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To support the work of early childhood and caregivers of young children, Trying Together participates in multiple campaigns, including Pre-K for PA, Start Strong PA, and Childhood Begins at Home. Powered through the work of organizations across the state, these campaigns combat modern challenges that families and professionals face in supporting the success of their young children.

To advocate for increased investments, Trying Together depends in part on its partnership with supporters like you. Will you join us? Take action below and sign-on to advocate for conditions that help Pennsylvania’s children and families thrive.

Tell Congress to Fund and #SolveChildCare

It has never been more clear that child care is crucial to many parents’ ability to work. However, child care providers are struggling to recruit and retain staff, leaving families across Pennsylvania unable to find and afford the care options they need.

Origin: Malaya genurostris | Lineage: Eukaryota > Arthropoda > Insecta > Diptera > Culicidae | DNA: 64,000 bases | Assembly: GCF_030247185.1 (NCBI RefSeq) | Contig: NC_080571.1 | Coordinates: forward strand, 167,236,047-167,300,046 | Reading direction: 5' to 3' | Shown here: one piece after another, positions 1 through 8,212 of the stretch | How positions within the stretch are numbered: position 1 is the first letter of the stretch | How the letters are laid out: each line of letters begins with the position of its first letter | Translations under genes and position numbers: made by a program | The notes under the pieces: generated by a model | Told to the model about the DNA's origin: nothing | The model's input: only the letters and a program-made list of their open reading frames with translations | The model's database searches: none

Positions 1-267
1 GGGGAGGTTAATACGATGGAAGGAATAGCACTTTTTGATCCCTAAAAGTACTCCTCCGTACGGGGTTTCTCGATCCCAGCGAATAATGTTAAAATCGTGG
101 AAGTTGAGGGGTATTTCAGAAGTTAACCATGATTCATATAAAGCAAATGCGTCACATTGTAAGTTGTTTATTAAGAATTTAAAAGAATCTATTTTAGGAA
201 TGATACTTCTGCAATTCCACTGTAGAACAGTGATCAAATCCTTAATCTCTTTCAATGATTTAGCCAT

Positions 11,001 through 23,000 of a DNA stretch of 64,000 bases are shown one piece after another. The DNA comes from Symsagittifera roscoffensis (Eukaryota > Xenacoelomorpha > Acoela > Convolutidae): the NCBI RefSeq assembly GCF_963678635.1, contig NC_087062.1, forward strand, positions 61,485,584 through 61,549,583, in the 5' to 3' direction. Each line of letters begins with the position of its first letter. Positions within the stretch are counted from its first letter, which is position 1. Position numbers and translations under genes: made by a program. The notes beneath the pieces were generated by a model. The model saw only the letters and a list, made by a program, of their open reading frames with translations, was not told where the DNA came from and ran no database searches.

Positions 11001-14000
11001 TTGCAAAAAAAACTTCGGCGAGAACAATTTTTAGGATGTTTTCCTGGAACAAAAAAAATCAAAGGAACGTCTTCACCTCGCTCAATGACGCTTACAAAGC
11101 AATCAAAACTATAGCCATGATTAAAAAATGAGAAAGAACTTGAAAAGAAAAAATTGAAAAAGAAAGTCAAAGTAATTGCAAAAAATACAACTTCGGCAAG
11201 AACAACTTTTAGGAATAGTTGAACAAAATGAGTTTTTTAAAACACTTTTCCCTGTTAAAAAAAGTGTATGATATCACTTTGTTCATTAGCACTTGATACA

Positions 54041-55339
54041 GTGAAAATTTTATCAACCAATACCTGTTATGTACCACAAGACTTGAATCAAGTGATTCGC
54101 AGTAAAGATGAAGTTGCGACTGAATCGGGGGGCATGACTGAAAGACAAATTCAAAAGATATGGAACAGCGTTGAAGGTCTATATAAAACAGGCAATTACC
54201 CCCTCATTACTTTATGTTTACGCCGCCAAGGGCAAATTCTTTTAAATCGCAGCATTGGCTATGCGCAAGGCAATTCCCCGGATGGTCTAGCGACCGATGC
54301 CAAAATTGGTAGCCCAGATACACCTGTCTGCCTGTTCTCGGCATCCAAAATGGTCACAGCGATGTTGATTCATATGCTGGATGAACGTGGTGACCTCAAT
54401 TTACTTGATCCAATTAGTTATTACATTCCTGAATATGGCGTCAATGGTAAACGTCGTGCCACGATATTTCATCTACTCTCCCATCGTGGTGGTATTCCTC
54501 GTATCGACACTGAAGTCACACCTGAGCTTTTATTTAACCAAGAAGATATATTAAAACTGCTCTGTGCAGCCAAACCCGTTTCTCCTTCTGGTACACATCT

A new survey conducted by partners of the Start Strong PA Campaign quantifies Pennsylvania’s current child care crisis, which threatens parents’ ability to work and the overall economy. The survey— conducted between August 30, 2021 and September 8, 2021—  details the current child care staffing crisis in 1,163 Pennsylvania child care programs across 63 counties and its effects on working families’ ability to access care.

According to the survey:

  • Nearly 26,000 children currently sit on waiting lists.

  • More than 34,000 additional children could be served at respondents’ sites if they were fully staffed.

  • 92% of respondents reported staffing shortages.

  • 51% of respondents have closed at least one classroom.

These survey results depict a deepening crisis in the child care sector. Child care providers continue to incur additional pandemic-related costs while operating significantly under capacity. Between March 2020 and August 2021, over 850 Pennsylvania providers have closed permanently and another 350 have temporarily closed.

We need Congress to consider a  budget reconciliation process that would include $450 billion outlined in the American Families and Jobs Plans for child care and pre-k.